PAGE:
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“Markup Sprachen und semi-strukturierte Daten” http://www.pms.informatik.uni-muenchen.de/lehre/markupsemistrukt/02ss XSLT 1.0 Tutorial Dan Olteanu [email protected]

XSLT 1.0 Tutorial

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Page 1: XSLT 1.0 Tutorial

“Markup Sprachen und semi-strukturierte Daten”http://www.pms.informatik.uni-muenchen.de/lehre/markupsemistrukt/02ss

XSLT 1.0 Tutorial

Dan Olteanu

[email protected]

Page 2: XSLT 1.0 Tutorial

What means XSLT?

XSL (eXtensible Stylesheet Language) consists of

• XSL-T (Transformation)

– primarily designed for transforming the structure of an XML document

– W3C Specification: http://www.w3c.org/TR/xslt

• XSL-FO (Formating Objects)

– designed for formatting XML documents

– W3C Specification: http://www.w3c.org/TR/xsl

XSLT origin: Document Style Semantics and Specification Language (DSSSL, pron. Dissel).

Page 3: XSLT 1.0 Tutorial

Why Transform XML?

XML is a success because it is designed:

• for separation between content and presentation

(XML is a generic markup language)

• as a format for electronical data interchange(EDI) between computer programs

• as human readable/writable format

Transforming XML is not only desirable, but necessary.

XSLT is an attempt to fulfill this need, by supporting

• publishing data (not necessarily XML).

• conversion between two proprietary formats (not necessarily XML).

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Publishing XML data

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Data Conversion

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How XML data can be transformed using XSLT? (1/3)

1 a conversion of XML data into a tree structure, e.g. using an XML parser conformant to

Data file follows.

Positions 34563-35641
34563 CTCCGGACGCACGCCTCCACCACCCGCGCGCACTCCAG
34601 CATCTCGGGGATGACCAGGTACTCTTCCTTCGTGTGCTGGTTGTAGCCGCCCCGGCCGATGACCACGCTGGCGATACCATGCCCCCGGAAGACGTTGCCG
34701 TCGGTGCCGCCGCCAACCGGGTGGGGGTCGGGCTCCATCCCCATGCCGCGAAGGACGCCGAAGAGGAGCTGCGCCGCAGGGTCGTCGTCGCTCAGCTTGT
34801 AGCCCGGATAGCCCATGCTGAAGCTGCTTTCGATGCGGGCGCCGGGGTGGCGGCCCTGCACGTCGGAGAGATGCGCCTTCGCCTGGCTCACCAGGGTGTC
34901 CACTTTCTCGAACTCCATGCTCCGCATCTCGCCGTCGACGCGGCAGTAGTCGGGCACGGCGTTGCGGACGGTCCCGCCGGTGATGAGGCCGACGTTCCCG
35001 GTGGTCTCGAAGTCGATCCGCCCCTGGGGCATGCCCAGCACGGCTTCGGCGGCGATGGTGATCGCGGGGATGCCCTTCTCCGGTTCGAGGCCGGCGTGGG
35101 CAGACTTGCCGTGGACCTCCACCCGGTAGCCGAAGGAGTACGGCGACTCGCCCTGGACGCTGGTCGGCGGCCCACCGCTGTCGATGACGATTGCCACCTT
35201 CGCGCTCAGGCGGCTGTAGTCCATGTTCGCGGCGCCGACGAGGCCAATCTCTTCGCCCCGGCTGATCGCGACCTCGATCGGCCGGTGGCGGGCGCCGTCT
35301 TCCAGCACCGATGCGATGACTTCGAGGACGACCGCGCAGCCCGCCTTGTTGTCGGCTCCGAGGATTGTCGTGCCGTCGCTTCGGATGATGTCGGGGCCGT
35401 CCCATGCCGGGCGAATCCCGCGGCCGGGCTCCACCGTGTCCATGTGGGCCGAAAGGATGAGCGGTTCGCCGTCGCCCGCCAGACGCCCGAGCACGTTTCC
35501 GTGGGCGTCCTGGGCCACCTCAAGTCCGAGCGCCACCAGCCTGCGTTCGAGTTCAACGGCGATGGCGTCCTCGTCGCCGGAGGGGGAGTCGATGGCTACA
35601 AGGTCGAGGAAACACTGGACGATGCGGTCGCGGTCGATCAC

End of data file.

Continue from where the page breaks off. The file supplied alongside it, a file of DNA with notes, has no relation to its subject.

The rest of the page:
– Document Object Model (DOM) http://www.w3.org/DOM/

– Simple Api for XML (SAX) http://www.megginson.com/SAX/sax.html


This is an<em>example</em>

</para> This is an em




XML Parser

XML fragment Tree structure

Page 7: XSLT 1.0 Tutorial

How XML data can be transformed using XSLT? (2/3)

2 a structural transformation of the data: from the input to the desired output structure

– involves selecting-projecting-joining, aggregating, grouping, sorting data.

– XSLT vs. custom applications: factoring out common subtasks and present them as

transformation rules in a high-level declarative language

This is an em



Transformationrules This is an


Output tree structure



Input tree structure

Page 8: XSLT 1.0 Tutorial

How XML data can be transformed using XSLT? (3/3)

3 formatting of the data: data in the desired output structure is enriched with target-

format constructs, e.g. from

PDF (paper-print), VoiceXML (aural presentations), SVG (graphics), HTML (browsing)

This is an em



HTML formatting

This is an


Example i



head body


Output tree structureInput tree structure

Page 9: XSLT 1.0 Tutorial

How XML data can be transformed using XSLT?

Page 10: XSLT 1.0 Tutorial

The place of XSLT in the XML family (1/2)

• based on XML InfoSet and Namespaces Specs.

• Styling: XSLT vs. CSS

CSS can not

– reorder elements from the XML document.

– add new elements.

– decide which elements should be displayed/omitted.

– provide functions for handling numbers/strings/booleans.

• Processing: XSLT vs. XML Query

– Long debate on XML development list: XQuery: Reinventing the Wheel? at


– the same pattern language, i.e. XPath, and the same expressive power.

– different processing models.

• Linking: XSLT vs. XPointer